Roger Amerman, Marcus' brother, and Martha Berry, Cherokee, have effectively revived Southeastern beadwork, a style that had been lost because of forced removal from tribes to Indian Territory. Their beadwork commonly features white bead outlines, an echo of the shell beads or pearls Southeastern tribes used before contact.
Jamie Okuma (Luiseño-Shoshone-Bannock) was won top awards with her beaded dolls, which can include entire families or horses and riders, all with fully beaded regalia. The antique Venetian beads she uses can as small as size 22°, about the size of a grain of salt. Juanita Growing Thunder Fogarty, Rhonda Holy Bear, and Charlene Holy Bear are also prominent beaded dollmakers.
The widespread popularity of glass beads does not mean aboriginal bead making is dead. Perhaps the most famous Native bead is wampum, a cylindrical tube of quahog or whelk shell. Both shells produce white beads, but only parts of the quahog produce purple. These are ceremonially and politically important to a range of Northeastern Woodland tribes. Elizabeth James Perry (Aquinnah Wampanoag-Eastern Band Cherokee) creates wampum jewelry today, including wampum belts.
Ceramics have been created in the Americas for the last 8000 years, as evidenced by pottery found in Caverna da Pedra Pintada in the heart of the Brazilian Amazon. The Island of Marajó in Brazil remains a major center of ceramic art today. In Mexico, Mata Ortiz pottery continues the ancient Casas Grandes tradition of polychrome pottery. Juan Quezada is one of the leading potters from Mata Ortiz.
In the Southeast, the Catawba tribe is known for its tan-and-black mottled pottery. Eastern Band Cherokees' pottery has Catawba influences. In Oklahoma, Cherokees lost their pottery traditions until revived by Anna Belle Sixkiller Mitchell. The Caddo tribe's centuries-long pottery tradition had died out in the early 20th century, but has been effectively revived by Jereldine Redcorn.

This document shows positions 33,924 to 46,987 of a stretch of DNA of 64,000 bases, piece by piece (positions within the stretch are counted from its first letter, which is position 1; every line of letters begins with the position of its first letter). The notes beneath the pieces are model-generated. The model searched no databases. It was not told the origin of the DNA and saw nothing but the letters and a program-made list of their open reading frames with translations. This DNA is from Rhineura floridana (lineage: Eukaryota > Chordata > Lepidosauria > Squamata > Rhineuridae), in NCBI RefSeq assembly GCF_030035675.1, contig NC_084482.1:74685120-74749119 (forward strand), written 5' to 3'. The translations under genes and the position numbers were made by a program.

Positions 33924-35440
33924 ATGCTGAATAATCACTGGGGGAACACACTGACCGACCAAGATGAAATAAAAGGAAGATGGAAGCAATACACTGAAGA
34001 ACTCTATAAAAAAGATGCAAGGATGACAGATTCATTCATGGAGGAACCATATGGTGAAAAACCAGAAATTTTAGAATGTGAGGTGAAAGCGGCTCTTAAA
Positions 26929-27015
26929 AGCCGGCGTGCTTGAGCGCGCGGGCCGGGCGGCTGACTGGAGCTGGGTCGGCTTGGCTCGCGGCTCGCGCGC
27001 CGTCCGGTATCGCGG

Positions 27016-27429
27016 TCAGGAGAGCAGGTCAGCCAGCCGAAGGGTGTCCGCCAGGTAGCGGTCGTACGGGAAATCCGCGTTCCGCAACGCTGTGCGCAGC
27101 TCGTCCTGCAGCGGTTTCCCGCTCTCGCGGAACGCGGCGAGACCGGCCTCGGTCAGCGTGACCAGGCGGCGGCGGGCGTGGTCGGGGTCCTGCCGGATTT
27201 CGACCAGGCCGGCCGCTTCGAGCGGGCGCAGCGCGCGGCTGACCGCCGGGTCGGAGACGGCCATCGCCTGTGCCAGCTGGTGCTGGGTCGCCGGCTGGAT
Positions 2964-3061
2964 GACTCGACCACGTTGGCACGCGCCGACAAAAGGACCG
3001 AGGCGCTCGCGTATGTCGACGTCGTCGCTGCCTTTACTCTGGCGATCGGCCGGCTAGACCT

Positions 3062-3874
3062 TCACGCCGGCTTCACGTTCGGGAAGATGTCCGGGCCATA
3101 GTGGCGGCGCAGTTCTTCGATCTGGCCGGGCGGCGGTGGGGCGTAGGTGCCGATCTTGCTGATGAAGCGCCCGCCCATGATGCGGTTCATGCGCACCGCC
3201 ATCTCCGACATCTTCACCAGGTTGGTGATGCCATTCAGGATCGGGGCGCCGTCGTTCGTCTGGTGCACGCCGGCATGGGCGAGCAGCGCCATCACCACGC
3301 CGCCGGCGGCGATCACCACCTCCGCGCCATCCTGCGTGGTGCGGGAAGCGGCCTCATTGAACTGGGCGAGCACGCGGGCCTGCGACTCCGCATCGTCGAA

Pueblo people are particularly known for their ceramic traditions. Nampeyo (c. 1860 – 1942) was a Hopi potter who collaborated with anthropologists to revive traditional pottery forms and designs, and many of her relatives are successful potters today. Maria and Julian Martinez, both San Ildefonso Pueblo revived their tribe's blackware tradition in the early 20th century. Julian invented a gloss-matte blackware style for which his tribe is still known today. Lucy Lewis (1898–1992) of Acoma Pueblo gained recognition for her black-on-white ceramics in the mid-20th century. Cochiti Pueblo was known for its grotesque figurines at the turn-of-the-20th century, and these have been revived by Virgil Ortiz. Cochiti potter Helen Cordero (1915–1994) invented storyteller figures, which feature a large, single figure of a seated elder telling stories to groups of smaller figures.
While northern potters are not as well known as their southern counterparts, ceramic arts extend as far north as the Arctic. Inuit potter, Makituk Pingwartok of Cape Dorset uses a pottery wheel to create her prizewinning ceramics.